Some forty years ago (struth!) I was a member of a team, researching and mapping variations in the height and density of the ionosphere, over land and water.

      There was never any doubt, at that time, that the atmosphere was highly sensitive to variations in solar output, which rises and falls in an approximate eleven-year cycle. The frequency of sunspots also follows an eleven-year cycle, but is slightly out of phase with the ionosphere. It was obvious then, that both of these cyclic phenomena have a direct correlation with terrestrial weather, and another group were researching possible candidates for causation.

      A third team were researching the Earths magnetic field (that shields us from cosmic radiation), and how that might be affected by solar variation.

      That research had been going on for some time, when I joined the team, and continued after I left. While I was there, nobody mentioned CO2, except in relation to fire extinguishers.

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        Harry Twinotter

        Rereke Whakaaro.

        “cyclic phenomena have a direct correlation with terrestrial weather”

        References in the peer-reviewed scientific literature?

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          Rereke Whakaaro

          We weren’t researching and writing a scientific paper (which few would read), we were researching, and providing input to, an Engineering Reference Book called, “Reference Data for Radio Engineers”, sponsored and published by the ITT. It was definitely peer reviewed, because sufficient copies were sold of our edition, to require several reprints. I presume that it has been superceded, because a) it was a long time ago, and b) the technology has moved on; considerably.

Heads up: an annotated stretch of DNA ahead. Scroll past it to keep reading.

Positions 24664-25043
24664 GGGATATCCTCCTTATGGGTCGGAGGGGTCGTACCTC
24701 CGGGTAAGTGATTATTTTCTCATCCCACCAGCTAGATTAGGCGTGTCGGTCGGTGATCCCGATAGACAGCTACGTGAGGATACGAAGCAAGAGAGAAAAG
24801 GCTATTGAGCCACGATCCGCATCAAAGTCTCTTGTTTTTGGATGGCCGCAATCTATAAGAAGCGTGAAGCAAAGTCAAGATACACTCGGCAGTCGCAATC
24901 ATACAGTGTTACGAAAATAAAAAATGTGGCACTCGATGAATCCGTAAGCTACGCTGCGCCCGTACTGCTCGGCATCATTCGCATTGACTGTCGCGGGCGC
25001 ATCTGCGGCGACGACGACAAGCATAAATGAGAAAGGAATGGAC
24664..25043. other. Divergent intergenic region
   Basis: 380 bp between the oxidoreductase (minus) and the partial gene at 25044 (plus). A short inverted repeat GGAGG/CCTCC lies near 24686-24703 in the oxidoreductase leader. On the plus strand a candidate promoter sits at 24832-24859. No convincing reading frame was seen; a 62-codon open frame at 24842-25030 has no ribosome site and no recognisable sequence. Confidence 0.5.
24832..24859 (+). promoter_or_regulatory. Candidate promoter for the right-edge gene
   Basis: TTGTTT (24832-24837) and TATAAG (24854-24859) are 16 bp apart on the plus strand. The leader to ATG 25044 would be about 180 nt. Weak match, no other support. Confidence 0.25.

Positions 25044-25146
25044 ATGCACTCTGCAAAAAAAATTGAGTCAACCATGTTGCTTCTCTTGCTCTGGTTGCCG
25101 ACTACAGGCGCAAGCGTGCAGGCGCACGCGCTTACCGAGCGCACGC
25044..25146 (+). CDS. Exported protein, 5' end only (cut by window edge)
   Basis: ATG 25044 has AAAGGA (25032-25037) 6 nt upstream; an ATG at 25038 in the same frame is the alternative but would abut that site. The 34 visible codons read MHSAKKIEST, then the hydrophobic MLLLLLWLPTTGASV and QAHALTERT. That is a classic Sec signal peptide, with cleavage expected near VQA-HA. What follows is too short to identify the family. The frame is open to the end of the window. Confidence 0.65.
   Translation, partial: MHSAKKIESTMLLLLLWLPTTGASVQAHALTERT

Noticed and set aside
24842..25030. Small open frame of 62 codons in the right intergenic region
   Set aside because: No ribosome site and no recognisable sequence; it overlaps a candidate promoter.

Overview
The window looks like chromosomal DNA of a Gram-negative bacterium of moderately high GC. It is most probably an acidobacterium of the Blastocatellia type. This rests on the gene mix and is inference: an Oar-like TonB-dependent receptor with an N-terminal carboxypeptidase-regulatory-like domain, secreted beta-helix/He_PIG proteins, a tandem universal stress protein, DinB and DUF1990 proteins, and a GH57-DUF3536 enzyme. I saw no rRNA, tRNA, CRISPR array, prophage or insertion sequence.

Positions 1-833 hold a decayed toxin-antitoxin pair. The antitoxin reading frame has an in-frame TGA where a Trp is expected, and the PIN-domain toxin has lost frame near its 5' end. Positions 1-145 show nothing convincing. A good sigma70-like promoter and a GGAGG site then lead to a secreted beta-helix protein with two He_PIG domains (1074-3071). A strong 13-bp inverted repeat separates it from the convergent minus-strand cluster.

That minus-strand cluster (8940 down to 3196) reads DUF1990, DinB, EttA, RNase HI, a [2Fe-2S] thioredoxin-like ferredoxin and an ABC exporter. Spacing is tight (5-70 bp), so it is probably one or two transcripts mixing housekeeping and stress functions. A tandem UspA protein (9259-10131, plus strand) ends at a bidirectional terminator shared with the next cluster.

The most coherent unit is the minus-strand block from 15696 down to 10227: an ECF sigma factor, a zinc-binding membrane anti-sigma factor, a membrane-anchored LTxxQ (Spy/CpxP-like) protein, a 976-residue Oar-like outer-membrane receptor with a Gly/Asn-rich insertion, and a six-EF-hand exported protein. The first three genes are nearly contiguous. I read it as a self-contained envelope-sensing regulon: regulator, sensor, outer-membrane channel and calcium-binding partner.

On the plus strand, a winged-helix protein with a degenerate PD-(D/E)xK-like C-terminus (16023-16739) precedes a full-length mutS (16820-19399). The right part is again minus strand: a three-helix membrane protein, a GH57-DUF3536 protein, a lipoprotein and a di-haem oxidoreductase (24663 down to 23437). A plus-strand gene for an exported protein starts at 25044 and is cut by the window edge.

The point I was making in my previous comment is that, we were directly monitoring and measuring changes to the height and density of the ionosphere, and other layers in the Earth’s atmosphere, in regard to how they effected radio communications. What I didn’t mention in my previous comment, because I thought it was patently obvious, was that viewing the “atmosphere” as a whole, as climate science does, is incorrect. The atmosphere consists of multiple layers, some of which are electrically charged (think thunderstorms), and others are not. Layers have different weather phenomina exist at different altitudes – look up “wind shear”, behave differently under different circumstances – think inversion layers. Engineers and Applied Scientists know this, and work with it every day. It is only the theoretical climate scientists who think we have “one atmosphere”. I guess it simplifies the computer models they use. But it doesn’t prove that their conclusions are right.